When thinking about childhood hunger, many people envision poverty-stricken regions on another continent, far from home. However, millions of children right here in the United States don't know where their next meal will come from. It's called "food insecurity" and it's a big problem in communities across the country.
Nearly 50 million Americans, including more than 16 million children and teens younger than 18, live with food insecurity, according to the U.S. Department of Agriculture (USDA). High poverty rates, significant unemployment and rising gas prices are all contributing to the difficulty many families have in putting food on the table.
There is no single solution to address the issue of hunger, but working together can have the greatest impact. Here are three simple things anyone can do to alleviate child hunger in their own communities:
1. Put excess to good use -
Having extra can help feed those with less. On the next few visits to the grocery store, if possible, buy one or two extra non-perishable canned food items. Items like pastas, canned tuna and dried beans can be donated to those in need. At the end of the month, gather those canned goods and donate them to the nearest food bank, homeless shelter or church outreach program. Families can likely find even more opportunity to donate by cleaning out their pantries seasonally.
2. Make it a group effort -
There is strength in numbers - and the power to make a difference. Join others who share a cause for fighting hunger by volunteering at a soup kitchen (unpacking boxes, cooking or serving food), participating in a community food drive for a food bank, or working with a church's community outreach. Assemble a team of co-workers, neighbors or friends to join the effort.
3. Become an advocate -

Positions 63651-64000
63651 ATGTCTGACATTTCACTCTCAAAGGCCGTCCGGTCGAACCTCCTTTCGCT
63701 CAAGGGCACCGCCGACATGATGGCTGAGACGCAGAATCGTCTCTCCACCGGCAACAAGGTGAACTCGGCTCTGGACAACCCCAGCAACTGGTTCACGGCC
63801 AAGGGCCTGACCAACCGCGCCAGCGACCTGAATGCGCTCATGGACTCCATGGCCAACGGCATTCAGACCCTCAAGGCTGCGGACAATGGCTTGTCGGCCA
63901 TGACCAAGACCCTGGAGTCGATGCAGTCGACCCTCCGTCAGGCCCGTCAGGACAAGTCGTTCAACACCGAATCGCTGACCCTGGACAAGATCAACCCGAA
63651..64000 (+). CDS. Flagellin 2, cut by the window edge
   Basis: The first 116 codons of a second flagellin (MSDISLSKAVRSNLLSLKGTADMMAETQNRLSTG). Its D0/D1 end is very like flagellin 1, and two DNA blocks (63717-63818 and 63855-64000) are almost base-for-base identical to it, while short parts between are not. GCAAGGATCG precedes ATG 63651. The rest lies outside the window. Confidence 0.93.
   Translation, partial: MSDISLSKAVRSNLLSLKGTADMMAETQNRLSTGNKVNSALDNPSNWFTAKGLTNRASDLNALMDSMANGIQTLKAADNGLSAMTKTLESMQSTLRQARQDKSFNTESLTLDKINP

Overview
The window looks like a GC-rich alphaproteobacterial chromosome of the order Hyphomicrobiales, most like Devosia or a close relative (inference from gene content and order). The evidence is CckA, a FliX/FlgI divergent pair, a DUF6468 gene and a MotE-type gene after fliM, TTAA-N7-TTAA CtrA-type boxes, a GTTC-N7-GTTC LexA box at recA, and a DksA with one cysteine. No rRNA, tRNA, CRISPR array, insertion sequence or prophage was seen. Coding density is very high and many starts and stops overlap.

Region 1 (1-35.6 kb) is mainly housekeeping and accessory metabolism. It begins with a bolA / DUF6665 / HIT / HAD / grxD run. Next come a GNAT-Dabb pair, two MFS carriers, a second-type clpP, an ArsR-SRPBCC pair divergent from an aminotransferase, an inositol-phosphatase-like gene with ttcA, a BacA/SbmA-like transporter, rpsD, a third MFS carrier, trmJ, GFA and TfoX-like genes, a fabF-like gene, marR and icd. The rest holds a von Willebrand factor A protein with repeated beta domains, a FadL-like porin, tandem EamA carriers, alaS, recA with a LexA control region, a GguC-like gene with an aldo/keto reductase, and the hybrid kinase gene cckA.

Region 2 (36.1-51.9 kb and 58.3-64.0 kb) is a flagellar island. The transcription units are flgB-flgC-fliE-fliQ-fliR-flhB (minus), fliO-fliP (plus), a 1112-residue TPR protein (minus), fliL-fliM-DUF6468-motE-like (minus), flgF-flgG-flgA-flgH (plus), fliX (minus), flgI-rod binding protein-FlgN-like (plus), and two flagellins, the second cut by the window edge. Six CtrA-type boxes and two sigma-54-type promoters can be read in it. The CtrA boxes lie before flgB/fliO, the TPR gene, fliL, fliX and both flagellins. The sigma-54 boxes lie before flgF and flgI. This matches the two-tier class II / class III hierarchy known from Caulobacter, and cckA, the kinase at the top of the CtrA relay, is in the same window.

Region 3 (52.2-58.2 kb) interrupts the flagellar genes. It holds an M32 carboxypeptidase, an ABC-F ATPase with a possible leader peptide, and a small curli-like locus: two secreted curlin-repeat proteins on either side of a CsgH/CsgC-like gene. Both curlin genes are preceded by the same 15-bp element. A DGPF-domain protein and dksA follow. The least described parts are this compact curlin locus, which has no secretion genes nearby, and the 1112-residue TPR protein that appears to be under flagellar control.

Spreading the word about a program or organization that truly makes a difference can help expand its reach. Further support the efforts of organizations like the Y by reaching out to those in need and letting them know the programs exist.
To help address child hunger, one national nonprofit is stepping up efforts to feed children during out-of-school time.
Although children from low-income families are eligible to receive free or reduced-cost meals at school, when the school day ends these children are at risk of going hungry. To ensure children receive proper nutrition during out-of-school time, and to provide relief to struggling families, beginning this fall, YMCA of the USA (Y-USA) is strengthening its commitment to healthy living and youth development in communities across the country.
With support from the Walmart Foundation, the Y will increase the number of its afterschool programs that provide healthy meals and snacks, along with learning enrichment activities, through the USDA’s Child and Adult Care Food Program’s (CACFP) Afterschool Meal Program. CACFP feeds school-aged children during the week, on weekends and during school vacations, and participation by community organizations like the Y help extend the program’s reach.
“At the Y, we nurture the potential of every child. We are deepening our commitment to address hunger so that more of our most vulnerable children will be well-nourished, active and energized year-round,” says Neil Nicoll, president and CEO of Y-USA.
In partnership with the Walmart Foundation, more than 300 Ys served 5 million nutritious meals and snacks to 100,000 children in summer food programs across the country in summer 2012. By the end of the school year, the Y estimates it will provide an additional 3 million meals and snacks, for a total of 8 million meals and snacks throughout the year.
While it might not always be on the front page of the newspaper or the subject of television commercials, child hunger in the United States is real, and families are silently suffering every single day. Food programs like those offered by the Y help fight the problem so that every child, regardless of their personal circumstances, can get the healthy food they need. To learn more, visit ymca.net.
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